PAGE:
MARIETTA - Just two years after the former Triad Energy Resources in Reno was purchased by Texas-based Magnum Hunter Resources, the locally-founded oil and gas exploration company continues to grow and expand operations in the Mid-Ohio Valley area.
"We acquired Triad, a 24-year privately-owned company, out of bankruptcy in 2010 for about $81 million. Prior to purchase the company was producing around 750 equivalent barrels of oil a day, now we're producing more than 15,000 barrels," said Jim Denny, executive vice president of operations for Magnum Hunter.
Triad Energy was founded by local businessman Kean Weaver who later partnered with associate Jim Bryden to operate the company. Weaver died in 2008, and a year later Bryden also passed away, which left Triad and about 120 employees in limbo.
In February 2010, Magnum Hunter bought the company and renamed it Triad Hunter.
"After the purchase we recognized four business units out of the original company," Denny said.
Those now include Triad Hunter energy and production; Eureka Hunter pipeline; Green Hunter Water water handling and disposal; and Alpha Hunter drilling.
"Our market cap has grown from $10 to $20 million annually to over $700 million now," Denny said, adding that all of Triad's employees have been retained as well as the company name to show its continuing identity with the community.
He said since 2010 the number of employees increased to 165, and just last week Triad Hunter entered into a purchase agreement to buy Viking International Resources Co., Inc. (Virco) for $106.7 million.
Virco's employees will also join the Magnum Hunter workforce.
"We had a job for everyone who wanted to transfer into the company," Denny said. "There were about 44 employees total."
In addition to added employees and production, Magnum Hunter is acquiring about 51,500 mineral acres in the Appalachian Basin within West Virginia and Ohio.
That acreage includes approximately 27,000 net acres in Marcellus Shale, 19,000 of which are in Ritchie County, W.Va., and 8,000 acres in Washington and Monroe counties in Ohio.
The company's Ohio properties also includes an estimated total of 38,000 Utica Shale acres.
"Our company drilled the very first two horizontal wells in Tyler County, W.Va., starting in August 2010, six months after the purchase of Triad," Denny said. "We also drilled the very first horizontal well in Monroe County, Ohio in January of 2011."
He said the company also owns mineral rights in Wetzel County, W.Va., that were purchased in early 2011 for $45 million and had a total of nine wells drilled and completed there by July 2011.
"We don't just acquire and then sit on these properties," Denny said, noting that on one of the local properties the company began operations within 48 hours of acquisition.
More wells have been drilled on the Tyler County site, and the company is continuing a joint venture with Stone Energy in Wetzel County, W.Va., where 11 wells have been drilled and cased.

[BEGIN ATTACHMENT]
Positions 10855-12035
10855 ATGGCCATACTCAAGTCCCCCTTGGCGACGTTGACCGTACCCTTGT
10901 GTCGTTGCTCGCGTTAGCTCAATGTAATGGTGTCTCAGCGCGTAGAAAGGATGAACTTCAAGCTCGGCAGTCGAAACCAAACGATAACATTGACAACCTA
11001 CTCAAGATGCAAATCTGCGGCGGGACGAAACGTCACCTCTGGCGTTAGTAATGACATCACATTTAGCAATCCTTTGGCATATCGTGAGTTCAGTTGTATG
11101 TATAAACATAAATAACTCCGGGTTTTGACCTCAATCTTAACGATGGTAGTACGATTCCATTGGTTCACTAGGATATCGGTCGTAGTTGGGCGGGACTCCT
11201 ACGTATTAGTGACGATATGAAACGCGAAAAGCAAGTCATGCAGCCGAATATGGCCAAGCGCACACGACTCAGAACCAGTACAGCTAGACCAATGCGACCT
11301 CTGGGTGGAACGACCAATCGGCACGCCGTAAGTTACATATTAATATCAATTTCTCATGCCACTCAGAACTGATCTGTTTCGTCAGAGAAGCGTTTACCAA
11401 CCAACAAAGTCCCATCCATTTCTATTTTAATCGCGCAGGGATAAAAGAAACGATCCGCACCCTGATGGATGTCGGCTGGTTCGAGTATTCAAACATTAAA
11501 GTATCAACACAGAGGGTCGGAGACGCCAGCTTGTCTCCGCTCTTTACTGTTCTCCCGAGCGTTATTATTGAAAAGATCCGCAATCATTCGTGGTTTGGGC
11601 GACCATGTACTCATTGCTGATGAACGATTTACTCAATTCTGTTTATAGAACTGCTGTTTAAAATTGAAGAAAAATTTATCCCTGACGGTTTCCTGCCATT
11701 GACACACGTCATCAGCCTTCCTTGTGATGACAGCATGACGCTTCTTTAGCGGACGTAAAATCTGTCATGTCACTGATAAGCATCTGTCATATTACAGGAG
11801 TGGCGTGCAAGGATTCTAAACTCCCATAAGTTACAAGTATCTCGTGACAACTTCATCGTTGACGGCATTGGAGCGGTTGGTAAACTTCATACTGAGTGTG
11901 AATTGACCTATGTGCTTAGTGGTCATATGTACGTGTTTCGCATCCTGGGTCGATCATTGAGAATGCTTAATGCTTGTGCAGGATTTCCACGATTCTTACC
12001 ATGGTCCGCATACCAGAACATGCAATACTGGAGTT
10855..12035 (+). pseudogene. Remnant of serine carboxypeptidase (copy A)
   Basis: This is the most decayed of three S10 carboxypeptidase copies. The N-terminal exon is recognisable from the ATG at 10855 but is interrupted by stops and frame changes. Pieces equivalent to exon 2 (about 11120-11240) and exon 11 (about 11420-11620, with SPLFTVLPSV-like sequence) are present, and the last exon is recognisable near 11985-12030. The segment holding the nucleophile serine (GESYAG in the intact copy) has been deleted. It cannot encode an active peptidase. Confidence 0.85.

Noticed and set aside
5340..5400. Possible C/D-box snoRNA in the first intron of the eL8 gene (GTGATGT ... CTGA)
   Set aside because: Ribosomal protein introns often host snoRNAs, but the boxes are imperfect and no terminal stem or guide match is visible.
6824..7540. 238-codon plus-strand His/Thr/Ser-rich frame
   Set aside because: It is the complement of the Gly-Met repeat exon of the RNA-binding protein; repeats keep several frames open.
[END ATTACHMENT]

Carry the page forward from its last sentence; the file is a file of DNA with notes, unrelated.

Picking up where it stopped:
More activity is planned in 2013. Denny said 12 to 14 new horizontal wells will be drilled with one new rig through 2013, and a second rig will drill another eight to 10 wells on company properties.
He said the total capital budget for next year is around $150 million.
"We've paved the way for a new area of liquids-rich Marcellus production in this area, benefiting mineral owners and other local oil and gas operators," Denny added.
In February the company will move division offices into the Chase Bank building on Putnam Street in Marietta, although the Reno facilities will remain for field workers and equipment.
Chase will still lease a portion of the building from Triad Hunter.
John Jack, manager of business development for Triad Hunter and Alpha Hunter, as well as vice president of business development for Green Hunter Water, designed the major renovation project.
"We've gutted most of every floor in the building, probably about 95 percent of this facility is being redone," he said. "This will add 13,000 square feet for the company offices."
Jack said Westfall Construction of Marietta is contractor on the project which was started two weeks ago.
Denny said the company plans to move into the new digs in mid-February.
"I didn't know Kean Weaver, but I think the current manifestation of Triad is something he would be proud of," said Terry Tamburini, executive director of the Southeastern Ohio Port Authority.
He noted through its four units Triad is in the unique position of involvement in every phase of the shale oil and gas industry, from exploration and drilling to transportation of the oil and gas products as well as water handling and disposal.
"That's a very smart position," Tamburini said.
He added Triad's growth also has a ripple effect throughout the local economy that benefits suppliers and related businesses.